Live Export

Meat goat, sheep export opportunities lie in Asia

Dr Ross Ainsworth, February 16, 2015

There has been a great deal of media hype for years now around the live cattle trade throughout South East Asia and more recently China.

Surprisingly, the sheep and goat trade to this region still manages to fly under the radar despite some spectacular pricing.

Indonesia is a big consumer of goats with 99.9pc produced by small holders, each with a few animals housed in the back yard. This cottage industry approach is still sufficient to supply what must be millions of goats to the wet market supply chains across Indonesia.

Goat meat can be found in most wet markets throughout the country and many local restaurants have dishes containing kambing (goat) served as everything from curries to satays, nasi goring kambing and probably the most popular dish of kambing offal soup.

Male goats are the preferred item for the religious slaughter festival of Korban when male cattle, goats and sheep are sacrificed and the meat distributed to the poor.

Obviously finding enough money to buy one goat (or sheep) for Rp2.25 million (AUD$6.40/kg live wt) is much less financially challenging than purchasing a bull for AUD$1,500 and then giving the meat away!

Advertising in Jakarta for sheep, goats and cattle for the Korban festival (2014).

Advertising in Jakarta for sheep, goats and cattle for the Korban festival (2014).

There are very few large commercial goat producers in Indonesia but the Kambing Burja farm near Surabaya in East Java is probably the best intensive goat farm in the whole Asian region.

Their excellent management and infrastructure are matched with top line nutrition and first class Australian genetics supplied by exporter Angus Adnam of AAA Livestock (www.aaalivestock.com.au) and imported by Dick Slaney from PT Elders Indonesia.

Excellent facilities at the Kambing Burja farm near Surabaya, East Java

Excellent facilities at the Kambing Burja farm near Surabaya, East Java

Home bred females at Kambing Burja, Surabaya.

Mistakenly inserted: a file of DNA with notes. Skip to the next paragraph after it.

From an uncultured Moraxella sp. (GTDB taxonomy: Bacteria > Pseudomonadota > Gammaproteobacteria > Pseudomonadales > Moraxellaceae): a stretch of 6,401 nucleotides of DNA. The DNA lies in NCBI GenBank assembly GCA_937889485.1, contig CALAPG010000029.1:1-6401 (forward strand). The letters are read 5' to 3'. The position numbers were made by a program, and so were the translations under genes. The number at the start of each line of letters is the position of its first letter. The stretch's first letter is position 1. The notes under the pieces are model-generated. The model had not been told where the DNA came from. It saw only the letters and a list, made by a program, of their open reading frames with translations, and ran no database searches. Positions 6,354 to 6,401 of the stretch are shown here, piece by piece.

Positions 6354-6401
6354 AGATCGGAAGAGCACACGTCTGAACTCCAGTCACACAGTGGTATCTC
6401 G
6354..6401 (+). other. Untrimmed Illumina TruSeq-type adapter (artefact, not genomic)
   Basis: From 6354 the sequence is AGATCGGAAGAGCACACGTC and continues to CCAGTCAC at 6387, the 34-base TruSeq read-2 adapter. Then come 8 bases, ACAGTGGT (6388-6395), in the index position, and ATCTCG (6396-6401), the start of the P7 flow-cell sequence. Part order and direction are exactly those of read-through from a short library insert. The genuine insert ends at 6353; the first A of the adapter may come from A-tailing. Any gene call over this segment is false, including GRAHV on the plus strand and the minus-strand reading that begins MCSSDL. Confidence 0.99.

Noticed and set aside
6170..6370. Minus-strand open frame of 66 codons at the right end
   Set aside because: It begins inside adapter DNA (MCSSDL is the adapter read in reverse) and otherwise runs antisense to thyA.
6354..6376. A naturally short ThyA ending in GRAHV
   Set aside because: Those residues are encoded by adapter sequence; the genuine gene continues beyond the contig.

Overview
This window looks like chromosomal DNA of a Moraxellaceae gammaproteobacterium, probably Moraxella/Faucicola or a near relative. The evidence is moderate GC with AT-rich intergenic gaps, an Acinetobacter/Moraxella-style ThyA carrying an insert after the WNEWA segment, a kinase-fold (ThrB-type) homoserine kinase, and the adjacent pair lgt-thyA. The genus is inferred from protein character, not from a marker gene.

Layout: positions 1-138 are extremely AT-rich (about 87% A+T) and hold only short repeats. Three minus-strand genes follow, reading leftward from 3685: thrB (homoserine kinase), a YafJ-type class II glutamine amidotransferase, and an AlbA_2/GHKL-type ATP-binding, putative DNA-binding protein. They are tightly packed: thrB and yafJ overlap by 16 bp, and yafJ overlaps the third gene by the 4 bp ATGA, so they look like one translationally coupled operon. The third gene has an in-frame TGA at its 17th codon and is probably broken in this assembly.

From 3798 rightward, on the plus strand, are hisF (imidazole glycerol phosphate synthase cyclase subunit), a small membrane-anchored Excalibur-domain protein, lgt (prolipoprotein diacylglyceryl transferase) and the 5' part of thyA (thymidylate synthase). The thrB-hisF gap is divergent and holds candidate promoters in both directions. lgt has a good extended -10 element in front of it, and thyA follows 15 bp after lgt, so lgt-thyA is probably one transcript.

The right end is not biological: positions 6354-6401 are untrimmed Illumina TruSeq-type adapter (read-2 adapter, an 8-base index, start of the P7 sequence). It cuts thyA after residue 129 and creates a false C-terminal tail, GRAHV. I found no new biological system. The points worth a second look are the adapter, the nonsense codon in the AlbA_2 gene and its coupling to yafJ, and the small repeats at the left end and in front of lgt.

Home bred females at Kambing Burja, Surabaya.

Angus has recently spent some time with his clients in China and reports that the prices there are even more impressive than those in Indonesia.

While travelling in the area around Guiyang in southern China (not far north of the Vietnamese border) he reported meat sheep prices at RMB36 per kg live and goat prices at RMB46 or (using RMB5 = AUD$1) AUD$7.20 and AUD $9.20 per kg live weight respectively.

Dorpers in Southern China. Picture from Angus Adnam

Dorpers in Southern China. Picture from Angus Adnam

Boer Goats in Southern China. Photo from Angus Adnam.

Boer Goats in Southern China. Photo from Angus Adnam.

But all of those prices look mean compared to the rates on offer in Brunei where their Islamic culture includes a very strong tradition called “Akikah” in which the family of a new born child is expected to celebrate the birth by slaughtering two goats for a male and one goat for a female child.

All livestock are scarce in the jungles of Brunei so with a potent demand linked to the healthy birthrate, the prices are currently around Br$16 or AUD$15.20 per kg live weight for a male goat.

This 35 kg weaner produced in the south of Brunei is worth about AUD$530!

This 35 kg weaner produced in the south of Brunei is worth about AUD$530!

Regular shipments of sheep and goats are exported by air to Malaysia from a number of Australian cities.

These shipments tend to be slaughter males (mainly goats) with the basis of the trade built around the opportunities provided by very cheap back-loading airfreight rates.

The capacity for sheep and goats to support multiple births combined with a much shorter gestation period than cattle mean that importers can breed up large numbers quite quickly.

As a result of this favourable reproductive speed, Asian market will probably continue to be dominated by opportunistic airfreight and exports of high-end genetics.

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Comments

  1. Nkosana Mpofu, August 24, 2017

    I find this site exciting and informative. Please help provide more information on goat markets, expectations, inspection etc.
    Nkosana Mpofu

  2. Don Maasdorp, February 20, 2015

    If only we received a fair share for our goats.

  3. Sandra Baxendell, February 16, 2015

    We need to make sure all goats that are exported from Australia have the best health status.

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